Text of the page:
Turbulent Past, Bright Future
After visiting Siem Reap and the temples of Angkor, we finished our tour of Cambodia with a short flight to the country’s cosmopolitan capital city of Phnom Penh. It has a population of 2 million where the very rich and poor live side by side. The old city is near the river where you’ll find the main sights, while the historical sites of Cambodia’s genocides are located outside of the city.
We paid for a couple of nights at the small La Rose Boutique Hotel & Spa which was lovely, especially the welcoming smell of lemongrass coming in from the traffic outside. We used tuk tuks to get around and yep there’s lots of chaotic traffic and pollution but we were getting used it by now after witnessing bonkers traffic in Ho Chi Minh City and Hanoi in Vietnam. At least the roads are nice wide boulevards and tree lined, a legacy of this former French colony.
Gold & Silver Palaces
Situated on the riverfront, behind a yellow compound wall is The Royal Palace. It was the last palace built during the French colonial period, now it’s a symbol of the Kingdom of Cambodia and the official residence of the King. With our guide and our US$5 entrance fee we started our tour. Make sure you cover up! long trousers or a skirt below the knees, a short sleeve shirt is ok but definitely no sleeveless tops otherwise you’ll be refused entry.
Built in 1866 The Throne Hall is used for diplomatic and other state functions. You can’t take photos but you can peer through the windows and see two enormous gold thrones and ceiling murals. Outside look up to the top of the spire for a motif of the all-seeing king, inspired by the Bayon temple at Angkor. Oh and if you see a small blue flag is flying this means the King is in residence.
Inside the Palace compound is Wat Preah Keo Morokat, better known as The Silver Pagoda. Named after its glittering silver floor tiles all 5,329 of them. You can see a portion of them in a small viewing area near the entrance, the rest of the floor is covered to protect them. It also houses a priceless Emerald Buddha and just in front of this the main attraction – the solid gold, diamond encrusted Buddha with 9,584 diamonds to be exact.
Garth loves gardening and was impressed by the grounds which were stunning. Lawns were beautifully manicured and the flower beds stuffed with simple but classy displays.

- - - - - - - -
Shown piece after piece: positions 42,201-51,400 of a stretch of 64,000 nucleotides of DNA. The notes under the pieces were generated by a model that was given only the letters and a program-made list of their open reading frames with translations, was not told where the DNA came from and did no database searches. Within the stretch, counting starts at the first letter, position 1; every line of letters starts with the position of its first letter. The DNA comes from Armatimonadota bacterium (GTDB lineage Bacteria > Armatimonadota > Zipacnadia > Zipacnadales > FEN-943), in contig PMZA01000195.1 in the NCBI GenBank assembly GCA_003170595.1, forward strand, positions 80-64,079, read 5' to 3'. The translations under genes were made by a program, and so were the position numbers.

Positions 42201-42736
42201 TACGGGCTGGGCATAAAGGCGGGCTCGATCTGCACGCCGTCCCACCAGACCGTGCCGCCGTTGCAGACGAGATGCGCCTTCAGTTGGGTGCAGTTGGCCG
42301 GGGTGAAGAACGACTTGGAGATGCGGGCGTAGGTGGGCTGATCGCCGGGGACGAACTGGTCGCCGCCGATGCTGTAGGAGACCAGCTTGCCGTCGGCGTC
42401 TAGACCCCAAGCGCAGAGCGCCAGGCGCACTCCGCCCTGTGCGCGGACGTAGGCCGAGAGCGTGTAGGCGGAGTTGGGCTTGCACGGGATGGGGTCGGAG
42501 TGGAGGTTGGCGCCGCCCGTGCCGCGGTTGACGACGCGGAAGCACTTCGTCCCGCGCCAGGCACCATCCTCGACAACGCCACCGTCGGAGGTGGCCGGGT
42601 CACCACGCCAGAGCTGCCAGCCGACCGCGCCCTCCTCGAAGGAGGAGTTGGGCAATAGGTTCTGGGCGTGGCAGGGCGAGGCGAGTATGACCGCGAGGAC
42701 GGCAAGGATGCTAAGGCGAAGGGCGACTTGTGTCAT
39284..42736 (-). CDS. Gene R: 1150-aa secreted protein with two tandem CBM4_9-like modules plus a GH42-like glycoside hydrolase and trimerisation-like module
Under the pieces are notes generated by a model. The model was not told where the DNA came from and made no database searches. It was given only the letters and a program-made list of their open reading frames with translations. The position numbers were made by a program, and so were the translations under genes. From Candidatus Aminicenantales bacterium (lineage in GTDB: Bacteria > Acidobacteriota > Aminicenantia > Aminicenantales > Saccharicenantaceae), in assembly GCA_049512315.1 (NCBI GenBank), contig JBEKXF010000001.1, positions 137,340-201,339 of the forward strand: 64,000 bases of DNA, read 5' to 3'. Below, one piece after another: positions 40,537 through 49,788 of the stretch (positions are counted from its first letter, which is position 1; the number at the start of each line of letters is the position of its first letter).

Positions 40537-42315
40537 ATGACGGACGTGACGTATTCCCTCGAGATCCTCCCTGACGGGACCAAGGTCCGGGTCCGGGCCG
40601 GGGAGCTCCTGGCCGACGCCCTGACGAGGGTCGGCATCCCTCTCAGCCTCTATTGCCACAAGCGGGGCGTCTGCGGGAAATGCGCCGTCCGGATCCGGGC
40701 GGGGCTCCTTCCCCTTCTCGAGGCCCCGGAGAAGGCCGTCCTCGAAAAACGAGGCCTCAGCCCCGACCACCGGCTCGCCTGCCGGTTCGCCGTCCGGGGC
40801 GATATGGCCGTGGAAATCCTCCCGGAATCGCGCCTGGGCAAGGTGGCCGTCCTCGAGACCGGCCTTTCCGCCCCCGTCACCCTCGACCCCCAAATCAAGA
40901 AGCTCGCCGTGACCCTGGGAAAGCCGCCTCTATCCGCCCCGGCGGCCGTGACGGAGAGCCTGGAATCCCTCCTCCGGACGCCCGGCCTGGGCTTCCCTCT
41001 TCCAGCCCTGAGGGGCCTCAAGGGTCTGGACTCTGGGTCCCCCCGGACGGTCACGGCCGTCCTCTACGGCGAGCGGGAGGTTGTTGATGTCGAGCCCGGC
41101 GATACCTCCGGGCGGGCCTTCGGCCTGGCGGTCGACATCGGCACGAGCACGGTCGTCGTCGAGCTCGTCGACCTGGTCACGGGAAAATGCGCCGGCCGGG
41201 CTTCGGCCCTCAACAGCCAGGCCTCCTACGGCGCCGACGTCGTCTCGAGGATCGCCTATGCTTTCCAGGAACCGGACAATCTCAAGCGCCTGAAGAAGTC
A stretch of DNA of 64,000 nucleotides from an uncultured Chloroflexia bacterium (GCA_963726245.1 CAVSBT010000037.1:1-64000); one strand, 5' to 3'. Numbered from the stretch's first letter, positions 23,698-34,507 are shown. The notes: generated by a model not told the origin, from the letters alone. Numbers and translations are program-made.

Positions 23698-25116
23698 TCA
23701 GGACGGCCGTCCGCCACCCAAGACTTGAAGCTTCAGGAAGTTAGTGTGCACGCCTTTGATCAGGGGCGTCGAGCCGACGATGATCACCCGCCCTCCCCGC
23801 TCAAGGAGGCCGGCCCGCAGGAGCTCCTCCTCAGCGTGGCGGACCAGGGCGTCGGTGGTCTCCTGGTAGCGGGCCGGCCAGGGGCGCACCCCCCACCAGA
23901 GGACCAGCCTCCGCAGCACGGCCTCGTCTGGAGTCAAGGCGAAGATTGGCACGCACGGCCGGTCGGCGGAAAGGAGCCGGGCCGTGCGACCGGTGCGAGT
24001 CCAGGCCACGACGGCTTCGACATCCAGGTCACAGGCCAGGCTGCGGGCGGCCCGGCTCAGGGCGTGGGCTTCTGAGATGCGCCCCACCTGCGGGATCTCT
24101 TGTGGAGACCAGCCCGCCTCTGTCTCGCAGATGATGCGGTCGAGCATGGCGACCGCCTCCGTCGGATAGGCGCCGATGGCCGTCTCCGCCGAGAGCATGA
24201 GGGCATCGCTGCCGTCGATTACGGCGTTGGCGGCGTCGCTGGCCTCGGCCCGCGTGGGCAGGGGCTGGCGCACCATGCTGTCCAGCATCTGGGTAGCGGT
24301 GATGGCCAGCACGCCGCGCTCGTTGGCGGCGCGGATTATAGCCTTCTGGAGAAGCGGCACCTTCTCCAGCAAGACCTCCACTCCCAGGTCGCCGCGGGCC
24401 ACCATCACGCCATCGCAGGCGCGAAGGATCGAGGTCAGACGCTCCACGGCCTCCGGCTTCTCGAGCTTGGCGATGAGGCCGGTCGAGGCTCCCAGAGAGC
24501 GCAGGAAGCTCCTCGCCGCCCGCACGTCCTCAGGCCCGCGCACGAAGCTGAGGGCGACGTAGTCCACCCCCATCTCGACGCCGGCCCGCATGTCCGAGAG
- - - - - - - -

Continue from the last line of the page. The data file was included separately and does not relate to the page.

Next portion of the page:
From the Palace and a tuk tuk ride away we took the stairs up to the buddhist temple – Wat Phnom which stands at the top of Mount Penh, the only hill in the city. The temple is dedicated to Madame Penh who according to legend discovered 4 Buddha statues in 1373 this is where the origins of the city began and where the city’s name comes from. There were loads of couples and families, obviously a popular hangout.
Around the corner and down some steps was a little Chinese temple and inside a small shrine, this is where Garth did what the locals do, and got a glimpse into his future! He made a donation and took the tube holding wooden sticks that are numbered and started shaking them slowly until one jumped out. Exchanging the stick for his fortune on a bit of paper – ah slight issue! it was all in the Khmer language, so we’ll never know! maybe someone reading this can help us?
We explored the collection of ancient Khmer art at the National Museum of Cambodia. Over 5,000 sculptures, relics and artefacts dating back over 1,500 years are on display. Most of the highlights are from the Angkorian era, their prize possession is the legendary statue of the ‘Leper King’. The courtyard and gardens were really attractive and a lovely tranquil place to sit and relax. But we definitely preferred seeing the art relics in situ at the temples when we visited Angkor. If you want to take photos inside you can pay an additional fee and get given a lanyard. Garth was feeling the effects of Phnom Penh’s tropical heat here and had to sit most of it out.